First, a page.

Plans to improve late-night security moved forward last week at a Dinkytown Business Association meeting and will be finalized by the end of next week.
Skott Johnson, DBA president, presented a plan he and other business owners have been working on since last fall, when the former Second Precinct Inspector Bryan Schafer asked Dinkytown businesses to hire off-duty cops to patrol the area.
The details of the plan include hiring four additional police officers during 14 nights pinpointed as high-traffic and high-incident occasions. Among them are Spring Jam weekend and Gophers sporting events against the University of Wisconsin-Madison.
Individual businesses would finance the police presence for a monthly fee of about $50, Johnson said, although this amount decreases with the participation of more businesses.
As of Tuesday, 11 businesses had committed to the plan; Johnson said he’s hoping to get at least nine more by the end of the week.
If the DBA fails to submit its proposal along with payment details, the city’s business licensing department would take over the process of improving late-night security in the area.
Johnson said it’s a necessary improvement for Dinkytown’s continued growth.
“To be a destination area, we have to be a safe area,” he said.
Mark Lo Galbo, a public health graduate student said he’s never felt unsafe walking around at night. Beyond receiving occasional crime alerts on his email, he said, he has never had any personal experience with crime in Dinkytown.
But Emily Hoyt, an art history senior who lives in Dinkytown, said sometimes people get so loud outside her house that she considers calling the police. She’s also had two computers stolen from her home on separate occasions, one of which was a forced entry.
Biology junior Mitch Gmyrek said he’s also experienced a minor theft in his Dinkytown home, but still feels safe there regardless.
“[Stuff like that] puts you a little on edge,” he said, “but it doesn’t really make us feel unsafe.”
Late-night business’ busyness
The issue being addressed, Johnson said, isn’t crime like muggings or violence but rather crowd control and vandalism prevention.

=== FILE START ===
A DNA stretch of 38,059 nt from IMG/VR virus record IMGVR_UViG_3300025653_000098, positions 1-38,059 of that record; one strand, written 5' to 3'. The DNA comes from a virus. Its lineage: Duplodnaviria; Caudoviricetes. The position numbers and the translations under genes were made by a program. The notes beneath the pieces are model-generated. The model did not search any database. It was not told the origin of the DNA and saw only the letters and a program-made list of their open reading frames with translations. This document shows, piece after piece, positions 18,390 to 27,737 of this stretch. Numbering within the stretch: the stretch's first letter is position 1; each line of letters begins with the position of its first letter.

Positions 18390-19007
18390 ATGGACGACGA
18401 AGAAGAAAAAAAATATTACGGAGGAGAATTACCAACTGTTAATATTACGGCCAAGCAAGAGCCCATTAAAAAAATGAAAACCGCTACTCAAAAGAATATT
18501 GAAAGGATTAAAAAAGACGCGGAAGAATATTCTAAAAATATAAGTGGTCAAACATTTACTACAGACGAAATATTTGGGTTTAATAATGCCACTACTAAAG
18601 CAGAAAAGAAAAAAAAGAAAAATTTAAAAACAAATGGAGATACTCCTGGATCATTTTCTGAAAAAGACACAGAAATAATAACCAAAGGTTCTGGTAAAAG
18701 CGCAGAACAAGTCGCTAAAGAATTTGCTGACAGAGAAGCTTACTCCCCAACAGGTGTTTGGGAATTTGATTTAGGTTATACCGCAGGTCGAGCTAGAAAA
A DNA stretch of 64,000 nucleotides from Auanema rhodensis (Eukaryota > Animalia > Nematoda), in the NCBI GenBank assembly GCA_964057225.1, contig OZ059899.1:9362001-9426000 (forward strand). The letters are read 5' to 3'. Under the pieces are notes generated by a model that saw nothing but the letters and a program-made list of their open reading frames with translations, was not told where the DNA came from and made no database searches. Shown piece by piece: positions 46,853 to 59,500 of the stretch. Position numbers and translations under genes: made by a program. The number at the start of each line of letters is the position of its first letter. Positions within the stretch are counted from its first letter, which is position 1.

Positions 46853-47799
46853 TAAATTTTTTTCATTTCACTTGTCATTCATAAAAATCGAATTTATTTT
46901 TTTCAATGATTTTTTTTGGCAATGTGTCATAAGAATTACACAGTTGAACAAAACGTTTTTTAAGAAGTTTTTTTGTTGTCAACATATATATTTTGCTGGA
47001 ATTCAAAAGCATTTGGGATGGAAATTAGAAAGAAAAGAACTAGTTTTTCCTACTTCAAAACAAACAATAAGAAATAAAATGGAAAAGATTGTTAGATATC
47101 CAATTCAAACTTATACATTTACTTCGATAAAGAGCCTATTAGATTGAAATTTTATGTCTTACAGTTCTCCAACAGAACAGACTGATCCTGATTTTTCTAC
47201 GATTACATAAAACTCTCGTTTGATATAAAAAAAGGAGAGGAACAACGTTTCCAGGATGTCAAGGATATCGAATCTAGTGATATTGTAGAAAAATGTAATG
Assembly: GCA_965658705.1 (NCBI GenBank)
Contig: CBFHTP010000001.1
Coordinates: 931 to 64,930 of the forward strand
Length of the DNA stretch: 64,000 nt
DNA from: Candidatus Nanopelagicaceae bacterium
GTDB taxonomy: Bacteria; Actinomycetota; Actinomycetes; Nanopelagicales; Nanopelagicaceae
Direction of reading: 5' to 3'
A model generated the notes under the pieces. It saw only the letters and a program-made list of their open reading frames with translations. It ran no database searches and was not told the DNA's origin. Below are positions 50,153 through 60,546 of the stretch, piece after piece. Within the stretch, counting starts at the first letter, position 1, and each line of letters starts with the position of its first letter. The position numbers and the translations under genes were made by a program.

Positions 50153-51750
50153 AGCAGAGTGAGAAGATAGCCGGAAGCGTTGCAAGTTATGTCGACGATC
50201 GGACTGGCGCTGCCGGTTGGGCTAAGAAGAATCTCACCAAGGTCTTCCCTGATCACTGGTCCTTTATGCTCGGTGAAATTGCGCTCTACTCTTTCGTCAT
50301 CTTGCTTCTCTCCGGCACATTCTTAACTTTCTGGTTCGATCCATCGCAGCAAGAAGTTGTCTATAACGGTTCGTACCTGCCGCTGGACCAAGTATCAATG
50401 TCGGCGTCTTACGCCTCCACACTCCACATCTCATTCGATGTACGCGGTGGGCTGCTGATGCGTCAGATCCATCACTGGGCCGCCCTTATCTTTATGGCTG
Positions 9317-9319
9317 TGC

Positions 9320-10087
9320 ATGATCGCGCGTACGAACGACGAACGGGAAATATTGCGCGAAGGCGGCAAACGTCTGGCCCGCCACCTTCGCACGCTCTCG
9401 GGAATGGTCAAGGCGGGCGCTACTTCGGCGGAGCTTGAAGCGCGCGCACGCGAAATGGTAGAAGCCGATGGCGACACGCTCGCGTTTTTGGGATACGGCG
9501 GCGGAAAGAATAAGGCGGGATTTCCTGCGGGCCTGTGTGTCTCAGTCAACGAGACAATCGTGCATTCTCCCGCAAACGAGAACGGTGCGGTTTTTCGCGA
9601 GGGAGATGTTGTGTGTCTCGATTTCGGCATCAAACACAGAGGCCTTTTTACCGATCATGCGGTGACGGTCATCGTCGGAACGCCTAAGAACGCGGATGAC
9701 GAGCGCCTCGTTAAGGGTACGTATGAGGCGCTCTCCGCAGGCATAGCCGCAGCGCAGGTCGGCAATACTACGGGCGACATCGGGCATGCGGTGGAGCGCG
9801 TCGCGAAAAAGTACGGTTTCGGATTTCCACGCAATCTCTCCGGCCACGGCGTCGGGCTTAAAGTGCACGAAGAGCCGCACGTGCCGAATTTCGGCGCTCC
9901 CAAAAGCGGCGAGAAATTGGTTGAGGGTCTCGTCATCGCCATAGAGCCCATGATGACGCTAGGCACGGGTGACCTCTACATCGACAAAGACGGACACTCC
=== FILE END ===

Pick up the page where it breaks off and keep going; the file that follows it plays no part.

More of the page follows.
Greg Pillsbury, owner of Burrito Loco restaurant, said for the 20 years he’s been on campus, there hasn’t been a change in the type of crime but rather an increase of people in the area.
“It’s all the same old stuff you see on a college campus,” Pillsbury said. “But there’s a lot more people there now. Light rail pushed people over, all the apartment buildings going up put in more residents — it just became a more popular area.”
And if the area is only poised to grow further, he said, “we’d rather not be late to the party” in terms of preventing crime.
Johnson said he hopes the presence of police officers will be enough to deter potential criminals.
That sort of prevention is immensely valuable for he Book House, said employee Ryan Hinderaker. While the shop hasn’t had incidents in years, he said, it has had issues with graffiti and vandalism in the past.
“An ounce of prevention is worth a pound of cure,” he said.
Besides, Pillsbury said, Minneapolis police have more pressing issues than college rowdiness — by hiring its own off-duty cops, on-duty Minneapolis police officers are able to respond to more serious crimes.
Johnson said he wants the plan to be ready and in place by spring and ultimately hopes to review it and adjust police presence in Dinkytown based on the security plan’s effectiveness.
“We’ll work with the inspector to see if she feels it’s a success or if we need to give it more oomph,” Johnson said.
Pillsbury said gaining that notoriety for being unsafe at night could be dangerous for all Dinkytown businesses.
“Once you get a bad reputation, it’s hard to get your good reputation back,” he said. “It’s much easier to keep a good reputation.”
‘A rising tide lifts all boats’
While the late-night businesses draw the big crowds to Dinkytown, the success of the plan depends on and will be felt by all Dinkytown business, said Mike Mulrooney, owner of Blarney Pub and Grill.
“If we can share it within the community,” Mulrooney said, “everybody’s going to reap the benefits.”
Avoiding broken windows and vandalism as well as keeping day-time employees safe on their way home is something all business owners should pitch in for, he said.
Pillsbury, though, sees a mutual benefit between day-time and late-night businesses in the plan.
“A rising tides lifts all boats,” he said.